Maryland Stocked Trout Infected With Whirling Disease

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Stocked trout carrying whirling disease were released by the State’s Department of Natural Resources (DNR) into Maryland streams during spring 2011 stocking efforts. Maryland DNR has confirmed the presence of whirling disease in a delivery of 8,000 commercially produced rainbow trout stocked in several Western Maryland streams.

On May 11, 2011, DNR staff observed suspicious behavior in fish that had been stocked in the North Branch Delayed Harvest Area, Evitts Creek, Jennings Run and Sidling Hill Creek. They immediately ceased stocking activities and took samples for testing. Results of this sampling confirmed the presence of whirling disease.

The whirling disease parasite was introduced into the eastern United States from Europe in the late 1950s and is currently known to exist in 24 states. It was first discovered in Maryland in 1995 in the North Branch Potomac River. Although harmless to humans, the parasite can be fatal to trout and is particularly harmful to rainbow trout.

MD DNR continues testing to investigate the outbreak and is working with the vendor in question to determine why potentially diseased fish may have been delivered.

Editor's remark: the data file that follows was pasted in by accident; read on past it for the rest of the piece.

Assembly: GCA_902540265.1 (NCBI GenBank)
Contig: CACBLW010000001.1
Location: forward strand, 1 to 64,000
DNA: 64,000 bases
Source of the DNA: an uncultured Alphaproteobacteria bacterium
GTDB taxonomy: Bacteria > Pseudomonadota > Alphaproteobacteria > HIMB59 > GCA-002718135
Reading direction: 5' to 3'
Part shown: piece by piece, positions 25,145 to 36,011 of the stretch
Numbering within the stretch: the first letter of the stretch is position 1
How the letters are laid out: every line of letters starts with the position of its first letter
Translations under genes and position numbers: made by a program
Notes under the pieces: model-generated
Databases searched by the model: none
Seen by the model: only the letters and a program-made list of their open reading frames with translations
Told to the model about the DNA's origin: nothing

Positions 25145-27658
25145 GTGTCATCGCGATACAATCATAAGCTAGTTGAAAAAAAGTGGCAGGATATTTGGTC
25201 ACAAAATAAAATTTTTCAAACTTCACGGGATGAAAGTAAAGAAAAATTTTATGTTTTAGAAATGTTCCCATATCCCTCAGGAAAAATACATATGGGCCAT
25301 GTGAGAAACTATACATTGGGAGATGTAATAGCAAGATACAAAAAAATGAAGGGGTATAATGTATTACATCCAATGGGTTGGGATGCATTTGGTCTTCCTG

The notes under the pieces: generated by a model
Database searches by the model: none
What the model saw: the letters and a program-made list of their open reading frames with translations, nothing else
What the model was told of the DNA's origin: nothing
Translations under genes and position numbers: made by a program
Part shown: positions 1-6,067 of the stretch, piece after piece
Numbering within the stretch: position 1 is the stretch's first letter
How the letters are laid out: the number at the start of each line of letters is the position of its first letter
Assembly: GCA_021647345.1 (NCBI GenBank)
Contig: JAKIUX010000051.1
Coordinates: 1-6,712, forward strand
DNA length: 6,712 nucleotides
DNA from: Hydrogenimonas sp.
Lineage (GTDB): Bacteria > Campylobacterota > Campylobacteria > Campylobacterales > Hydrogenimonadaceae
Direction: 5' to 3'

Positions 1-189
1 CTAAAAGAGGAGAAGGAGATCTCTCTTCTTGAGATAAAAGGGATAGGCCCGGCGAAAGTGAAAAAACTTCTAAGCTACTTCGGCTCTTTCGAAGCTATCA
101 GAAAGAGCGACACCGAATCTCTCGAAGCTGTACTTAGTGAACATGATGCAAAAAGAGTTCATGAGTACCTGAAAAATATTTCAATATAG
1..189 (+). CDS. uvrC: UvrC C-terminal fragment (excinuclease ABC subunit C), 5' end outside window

According to MD DNR,  hatchery resources cannot meet all the demand for stocked trout, so commercially produced fish are used to supplement spring trout stocking. Vendors that supply fish to the State are required to be certified disease free for three years.  Maryland annually stocks approximately 328,000 fish for the spring trout season.

The agency recently reminded anglers to help prevent the spread of disease and invasive organisms by cleaning boots and equipment thoroughly after fishing. Officials also ask that anglers do not move fish from one stream to another or discard carcasses in streams or on stream banks.

This latest whirling disease outbreak fuels an ongoing national debate about environmental effects that are associated fish stocking programs. Opponents of trout stocking programs cite the spread of invasive diseases, and declines of native trout due to introductions of non-native species and strains as evidence that trout stocking program reforms are long overdue.

A brochure on whirling disease is available at